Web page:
JFW: At the time when I first started writing for Wikipedia I had just been studying for a professional exam, and had a brain full of facts. The opportunity to do something useful with this was much welcomed. Since then, work on medical Wikipedia articles has given me the opportunity to immerse myself in a topic, and create something that is hopefully useful for others. I tend to pick topics that are relevant in my daily work, and once I have written a complete article on a subject, I find that the knowledge thus gained turns out to be useful in practice.
WhatamIdoing: I like the focus we have on helping people improve the medicine-related content. The people at what we sometimes call "the doctors' mess" (even though most of us aren't medical professionals) are great. If you've got a problem in a medicine-related article, we can usually help you solve it. Some of our help is written out. For example, if you're wondering whether you've covered everything in an article you've been working on, WP:Manual of Style (medicine-related articles)#Sections, which was developed by project members, can help you figure out what you might have overlooked. However, the real strength is in the typically helpful response people get to questions at the project's talk page. We field questions on the talk page about a wide variety of issues that our editors encounter, from figuring out wiki markup to reliable sources, vandalism to content disputes.
Doc James: What we do here really matters, with nearly 200 million page views a month for medical articles alone and 50% of practicing physicians in the U.S. using Wikipedia in clinical practice. Wikipedia has an impact that I think is often not appreciated.
What is the most interesting article that you have seen covered by WikiProject Medicine?
JFW: A difficult question, because there are so many interesting articles! In general, the most interesting articles are those where we can use the power of the encyclopedia to dwell more on the social and humanitarian aspects of certain diseases. Before I started writing rhabdomyolysis, I was unaware that globally, this is most commonly encountered in people who sustain a crush injury in an earthquake, and that professional organisations have set up "flying squad" dialysis teams to treat the survivors. I was also unaware of a theory that rhabdomyolysis may have affected the Israelites in the desert (Numbers 11:31-33), when they consumed excessive amounts of quail.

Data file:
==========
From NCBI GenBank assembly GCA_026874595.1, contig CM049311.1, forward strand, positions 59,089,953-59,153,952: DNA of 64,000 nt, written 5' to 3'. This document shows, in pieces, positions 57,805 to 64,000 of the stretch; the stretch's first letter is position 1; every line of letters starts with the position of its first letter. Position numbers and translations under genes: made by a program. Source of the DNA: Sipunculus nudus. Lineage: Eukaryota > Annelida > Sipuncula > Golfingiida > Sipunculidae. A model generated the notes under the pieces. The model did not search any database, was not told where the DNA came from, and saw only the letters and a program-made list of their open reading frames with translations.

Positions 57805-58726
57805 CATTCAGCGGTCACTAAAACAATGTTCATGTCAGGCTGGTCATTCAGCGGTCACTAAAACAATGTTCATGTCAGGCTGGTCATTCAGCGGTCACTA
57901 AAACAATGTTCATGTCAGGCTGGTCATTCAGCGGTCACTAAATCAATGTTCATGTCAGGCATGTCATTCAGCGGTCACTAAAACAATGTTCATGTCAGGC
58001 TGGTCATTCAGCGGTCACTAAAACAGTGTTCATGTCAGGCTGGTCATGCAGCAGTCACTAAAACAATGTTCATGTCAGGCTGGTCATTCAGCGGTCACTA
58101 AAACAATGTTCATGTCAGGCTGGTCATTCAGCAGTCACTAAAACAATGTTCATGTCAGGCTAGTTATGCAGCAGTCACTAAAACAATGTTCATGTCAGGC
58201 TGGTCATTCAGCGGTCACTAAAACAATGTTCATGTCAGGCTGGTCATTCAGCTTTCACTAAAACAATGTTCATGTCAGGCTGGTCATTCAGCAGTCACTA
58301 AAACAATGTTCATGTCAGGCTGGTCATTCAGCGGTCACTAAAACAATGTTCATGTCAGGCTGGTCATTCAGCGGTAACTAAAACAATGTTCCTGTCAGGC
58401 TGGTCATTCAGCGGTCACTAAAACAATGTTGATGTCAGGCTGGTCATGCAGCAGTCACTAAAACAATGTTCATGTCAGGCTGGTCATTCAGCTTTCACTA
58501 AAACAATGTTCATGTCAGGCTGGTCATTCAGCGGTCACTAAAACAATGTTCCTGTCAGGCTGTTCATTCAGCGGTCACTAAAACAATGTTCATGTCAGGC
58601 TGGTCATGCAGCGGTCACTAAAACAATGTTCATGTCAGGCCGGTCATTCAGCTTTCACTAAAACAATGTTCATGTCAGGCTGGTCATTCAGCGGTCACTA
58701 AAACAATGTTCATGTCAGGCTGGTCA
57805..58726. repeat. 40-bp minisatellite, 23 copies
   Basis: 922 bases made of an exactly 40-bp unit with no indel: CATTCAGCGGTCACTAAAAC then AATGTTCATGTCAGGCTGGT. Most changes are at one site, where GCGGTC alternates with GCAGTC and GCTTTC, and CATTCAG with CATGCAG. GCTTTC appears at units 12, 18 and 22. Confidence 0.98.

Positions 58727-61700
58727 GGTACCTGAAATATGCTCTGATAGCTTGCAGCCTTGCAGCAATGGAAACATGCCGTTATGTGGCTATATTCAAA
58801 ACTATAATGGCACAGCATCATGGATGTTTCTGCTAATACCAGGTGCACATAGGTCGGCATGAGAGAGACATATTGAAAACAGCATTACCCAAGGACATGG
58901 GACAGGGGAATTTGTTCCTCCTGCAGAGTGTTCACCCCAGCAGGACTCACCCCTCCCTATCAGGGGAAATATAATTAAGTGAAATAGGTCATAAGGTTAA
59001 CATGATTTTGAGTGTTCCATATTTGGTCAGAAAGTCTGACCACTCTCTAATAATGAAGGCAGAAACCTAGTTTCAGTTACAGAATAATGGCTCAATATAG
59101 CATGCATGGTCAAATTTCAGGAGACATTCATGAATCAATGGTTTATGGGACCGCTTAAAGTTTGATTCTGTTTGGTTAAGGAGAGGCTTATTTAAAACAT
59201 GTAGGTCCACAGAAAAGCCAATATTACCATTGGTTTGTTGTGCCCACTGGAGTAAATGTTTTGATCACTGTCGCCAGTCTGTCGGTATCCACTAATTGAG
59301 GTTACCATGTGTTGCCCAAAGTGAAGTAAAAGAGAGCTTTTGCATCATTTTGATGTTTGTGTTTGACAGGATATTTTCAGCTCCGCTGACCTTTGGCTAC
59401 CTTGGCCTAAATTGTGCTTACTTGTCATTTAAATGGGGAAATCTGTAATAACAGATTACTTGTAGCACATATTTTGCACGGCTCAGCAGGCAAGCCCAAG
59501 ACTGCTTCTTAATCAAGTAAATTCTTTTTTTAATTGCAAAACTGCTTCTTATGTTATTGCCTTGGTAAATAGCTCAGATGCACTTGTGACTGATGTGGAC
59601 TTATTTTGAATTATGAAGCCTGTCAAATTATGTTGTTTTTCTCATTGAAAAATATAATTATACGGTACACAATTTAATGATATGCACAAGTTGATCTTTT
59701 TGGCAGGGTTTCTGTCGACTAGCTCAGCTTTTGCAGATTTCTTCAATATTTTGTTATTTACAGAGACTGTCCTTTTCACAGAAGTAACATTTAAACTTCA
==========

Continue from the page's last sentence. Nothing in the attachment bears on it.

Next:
WhatamIdoing: WikiProject Medicine has already assessed about 25,000 articles, so identifying an all-time favorite is difficult. Usually, the most interesting article is whichever one I'm working on at the moment. I've had a lot of fun with articles about basic concepts. For example, I've been working on Disease recently, which hints at some interesting questions: "Where do we draw the line between normal variation and disease? How much should we rely on an objective or statistical idea of normal, rather than the personal experiences of the affected people? If the human experience matters, whose experience counts more: the person with the condition, or the people who have to deal with the effects of that condition?" Of course, there are dozens of articles on odd medical conditions or treatments, like Tobacco smoke enema, or the ones listed at Wikipedia:Unusual articles#Science.
Doc James: It is interesting to look at the literature and every once in a while, discover what you had heard repeated many times before just ain't so or is more complicated than previously made out. For example, it is unclear whether breast cancer screening does more good than harm, or that the Trendelenburg position for the treatment of low blood pressure is unsupported by evidence and may even be harmful.